We walked over to the nearby Santa Caterina market. I'd been told this is more a "real" market than Boqueria has become, where local people actually shop and there aren't gaggles of camera-wielding tourists. Like me. It was awesome---a good variety of stands but not so many as to be overwhelming, lots of little old ladies brandishing shopping bags, and friendly, patient vendors.
Oh, and all your bacalau needs can be met here.
We followed a line of old ladies to the butcher who had many kinds of jamon, including a rack of several Iberian "black hoof" hams on a revolving rack. We made our selection, and she spent a good five minutes carefully slicing, throwing bits of gristle and whatnot into a little bin, and laying out the thin slices of ham on waxed paper.
We also got two kinds of Spanish cheeses, two kinds of tomatoes, potatoes, and some fruit. The fish in the stalls looked amazingly fresh, so we got a pound of glistening tuna for dinner. On the way back we got bread and a few pastries from the bakery across the street from our apartment, and were set for breakfast, snacks and dinner.
The boys were burning to go to Camp Nou, the Barcelona soccer stadium and Museum. I sent the three of them off, and I spend an enjoyable time just roaming around by myself, stopping for a glass of wine. I was looking for some particular turron for a colleague who grew up in Spain. The neighborhood shop I went into only had factory-produced ones, but the nice lady there gave me the name of a shop where they make their own.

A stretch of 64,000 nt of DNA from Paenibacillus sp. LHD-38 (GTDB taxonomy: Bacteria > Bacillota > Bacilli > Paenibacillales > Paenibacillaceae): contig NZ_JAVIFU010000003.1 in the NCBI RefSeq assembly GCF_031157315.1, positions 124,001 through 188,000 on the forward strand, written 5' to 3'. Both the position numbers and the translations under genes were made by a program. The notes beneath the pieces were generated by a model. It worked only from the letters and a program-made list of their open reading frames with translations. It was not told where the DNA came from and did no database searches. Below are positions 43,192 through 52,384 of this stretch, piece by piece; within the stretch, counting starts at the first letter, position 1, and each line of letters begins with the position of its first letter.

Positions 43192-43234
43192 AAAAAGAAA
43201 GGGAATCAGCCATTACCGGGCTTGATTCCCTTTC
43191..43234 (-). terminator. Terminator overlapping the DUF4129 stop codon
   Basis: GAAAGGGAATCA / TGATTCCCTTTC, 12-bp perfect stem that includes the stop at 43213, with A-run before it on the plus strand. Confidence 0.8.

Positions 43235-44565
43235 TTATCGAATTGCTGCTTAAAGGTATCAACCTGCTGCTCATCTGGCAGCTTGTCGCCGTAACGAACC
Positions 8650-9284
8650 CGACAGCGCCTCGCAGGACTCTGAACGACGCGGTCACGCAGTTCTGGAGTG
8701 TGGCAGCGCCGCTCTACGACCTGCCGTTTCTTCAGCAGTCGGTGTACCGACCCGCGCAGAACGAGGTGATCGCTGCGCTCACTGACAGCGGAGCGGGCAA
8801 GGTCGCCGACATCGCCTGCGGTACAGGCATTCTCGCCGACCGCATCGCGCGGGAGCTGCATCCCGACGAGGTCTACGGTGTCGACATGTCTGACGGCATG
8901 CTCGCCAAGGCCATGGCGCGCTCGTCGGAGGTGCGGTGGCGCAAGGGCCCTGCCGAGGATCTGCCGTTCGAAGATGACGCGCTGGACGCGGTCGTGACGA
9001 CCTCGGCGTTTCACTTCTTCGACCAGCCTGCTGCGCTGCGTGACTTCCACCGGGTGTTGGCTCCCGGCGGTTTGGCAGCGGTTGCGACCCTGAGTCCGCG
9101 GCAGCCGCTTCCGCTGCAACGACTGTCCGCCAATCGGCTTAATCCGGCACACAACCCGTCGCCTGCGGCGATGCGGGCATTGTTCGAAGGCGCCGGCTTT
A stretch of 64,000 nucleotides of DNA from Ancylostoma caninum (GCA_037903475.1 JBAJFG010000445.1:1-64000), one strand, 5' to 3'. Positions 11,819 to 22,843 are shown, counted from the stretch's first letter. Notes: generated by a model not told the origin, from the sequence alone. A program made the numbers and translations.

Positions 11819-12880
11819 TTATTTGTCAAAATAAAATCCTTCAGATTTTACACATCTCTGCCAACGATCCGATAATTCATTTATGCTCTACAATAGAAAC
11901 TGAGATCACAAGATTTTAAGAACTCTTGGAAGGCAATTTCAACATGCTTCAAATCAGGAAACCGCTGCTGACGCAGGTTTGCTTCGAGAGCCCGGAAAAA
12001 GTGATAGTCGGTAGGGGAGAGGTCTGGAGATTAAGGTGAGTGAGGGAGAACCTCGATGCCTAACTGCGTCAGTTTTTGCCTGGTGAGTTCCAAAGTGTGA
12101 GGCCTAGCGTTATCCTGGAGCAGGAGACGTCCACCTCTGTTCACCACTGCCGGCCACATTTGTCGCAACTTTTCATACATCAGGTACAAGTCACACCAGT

I went back to the apartment to wait for Larry and the boys, had some bread and cheese..they finally called after 4, from Montjuic. They had gone for lunch after Camp Nou, then took the funicular to Montjuic.
I went down the street to the wine bar with my knitting, had another glass of wine and watched the world pass by.
The boys returned, and Larry and I went out for a walk. All the stores in el Born were open for the evening, lots of trendy little boutiques with beautiful displays--and no one inside buying. I found the yema tostada turron that Kat wanted, so at least I was contributing somewhat to Spain's economy. Went home, threw the tuna into a hot pan, sauced it with some chopped tomato-garlic-mayonnaise, served with bread and more tomatoes, and called it dinner.
Tomorrrow, the Sagrada Familia, then a long walk through the "new" area of Barcelona.